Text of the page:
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A name so frequently mentioned in Scripture, around which history, commerce, and prophecy are grouped, cannot but possess great interest for us, on whom the ends of the world are come; and we turn, with unusual pleasure, to the answer of the questions, where and what was Tarshish ?—Was it a single city, the emporium of Eastern and Western luxuries? Was it a series of colonies, each possessing maritime dignity and splendour ? Or was it a name conferred, from some unknown reason, on all commercial enterprizes carried on by the intervention of fleets and navies? We think it probable, that we shall be able to answer all these questions from Scripture and from history in the affirmative. The first mention of the word Tarshish in Scripture occurs in Gen. x. 4, in the genealogy of the post-diluvian patriarchs. Tarshish is there said to be the son of Javan, the grandson of Noah. Josephus says, that he settled in Cilicia, and built the city of Tarsus, in Cilicia, afterwards so celebrated in Scripture story as the birth-place of the great Apostle of the Gentiles. No doubt Josephus gives us the opinion of the learned among his own nation, and there is no reason for supposing that Tarsus might not owe its origin to this son of Javan; but it is certain that it is not the Tarshish which renders his name so famous, as it has no connexion with maritime enterprise. Javan, or Ion, the Father of Tarshish, after leaving a colony in Asia Minor, which still bears his name, seems to have settled in Greece. The Ionian Sea carried most probably the earliest vessels which were constructed after the Deluge ; and hence I take it, the origin of the phrase so common in Scripture, of styling a fleet “ships of Tar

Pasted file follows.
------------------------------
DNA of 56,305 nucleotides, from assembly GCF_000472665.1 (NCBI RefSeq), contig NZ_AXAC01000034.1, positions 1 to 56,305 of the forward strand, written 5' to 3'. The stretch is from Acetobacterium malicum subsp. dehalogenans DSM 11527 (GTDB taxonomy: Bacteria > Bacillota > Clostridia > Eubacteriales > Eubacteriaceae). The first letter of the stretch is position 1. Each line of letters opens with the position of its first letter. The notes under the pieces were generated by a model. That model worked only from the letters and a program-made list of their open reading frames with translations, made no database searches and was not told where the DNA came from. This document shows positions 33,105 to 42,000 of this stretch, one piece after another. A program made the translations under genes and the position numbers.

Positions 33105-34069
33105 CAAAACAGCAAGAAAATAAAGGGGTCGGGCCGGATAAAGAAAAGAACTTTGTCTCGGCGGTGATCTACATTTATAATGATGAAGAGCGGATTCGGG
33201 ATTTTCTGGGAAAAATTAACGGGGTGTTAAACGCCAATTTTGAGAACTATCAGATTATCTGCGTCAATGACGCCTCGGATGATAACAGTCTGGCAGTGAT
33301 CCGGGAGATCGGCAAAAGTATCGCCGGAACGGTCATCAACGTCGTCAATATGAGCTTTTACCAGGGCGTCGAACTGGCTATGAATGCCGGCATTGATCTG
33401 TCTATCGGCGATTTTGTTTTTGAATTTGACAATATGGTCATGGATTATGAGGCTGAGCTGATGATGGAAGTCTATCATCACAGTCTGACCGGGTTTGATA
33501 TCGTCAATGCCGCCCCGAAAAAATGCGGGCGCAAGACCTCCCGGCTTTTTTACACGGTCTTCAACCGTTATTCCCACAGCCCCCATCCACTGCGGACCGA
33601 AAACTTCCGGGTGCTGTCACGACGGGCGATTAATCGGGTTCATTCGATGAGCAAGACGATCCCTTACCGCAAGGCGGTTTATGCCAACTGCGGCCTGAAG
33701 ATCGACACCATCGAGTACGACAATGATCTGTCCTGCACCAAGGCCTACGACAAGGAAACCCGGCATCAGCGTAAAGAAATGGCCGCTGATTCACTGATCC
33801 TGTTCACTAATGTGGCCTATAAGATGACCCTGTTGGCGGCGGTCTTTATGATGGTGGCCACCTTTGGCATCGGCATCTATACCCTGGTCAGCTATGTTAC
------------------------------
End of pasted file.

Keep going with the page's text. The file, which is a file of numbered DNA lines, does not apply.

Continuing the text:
shish." Italy, according to old tradition, (which, when it does not contradict the word of God, is always entitled to respect) was the home of Japheth, when God 'gave the signal for the re-peopling of the desolated earth. The first king of Italy was Japetus, whose mild reign was dignified by the title of the Golden age. He was afterwards deified under the name of Janus, the two-faced God, who had looked upon two worlds, and bore on the reverse of his coins the nave of a ship. Modern researches have thrown great light upon ancient history, and shown to us, that much which we have always styled ancient, is, compared with “ things of old,” comparatively new. Rome, with her proud pretensions and lofty claims to antiquity, has become a modern city, since the monuments of Etruria have been opened to us ; and Greece, with her romancing Mythology, is now being cast aside for the claims of the really ancient kingdoms of Scripture, “populous No,” and Babylon the Great. It shall not be so with Tarshish; for not only is she great in the past, but her destiny is written in the calendar of prophecy : and, as connected with the “ancient people,” she shall be great in the future. We have mentioned Etruria as probably the earliest settled part of Italy. It has been the fashion of late, (an Egyptian mania having come over literature.) to suppose that Etruria was colonized from Egypt ; an opinion to which the many undoubtedly Egyptian articles found in Etrurian tombs, &c., gave considerable weight. The Etrurians themselves say, that they came from Asia Minor: I take leave to believe their own traditions, especially as they are corroborated by the. Etrurian style of architecture, which resembles that recently-discovered in the monumental remains of Lydia. That the Etrurians were not Egyp

tians, nor had been closely connected with Egypt, I gather from the following differences between the two nations.

1st. The religious ceremonies of the Etrurians differed entirely from those of the Egyptians. The Etrurians were not addicted to astrology ; their divination was not conducted by the stars, but by the flight of birds, a reason for which may probably be the tradition of the assistance afforded to Noah by the flight of the raven and the dove from the ark, as recorded in Genesis. The Etrurian mode of delivering their auguries was, by conducting lightning, a mode unknown in Egypt, whose cloudless skies were seldom ruffled by the lightning's flash : nor do we read of any of those mysterious ceremonies in Etruria, which were so common in the land of magic.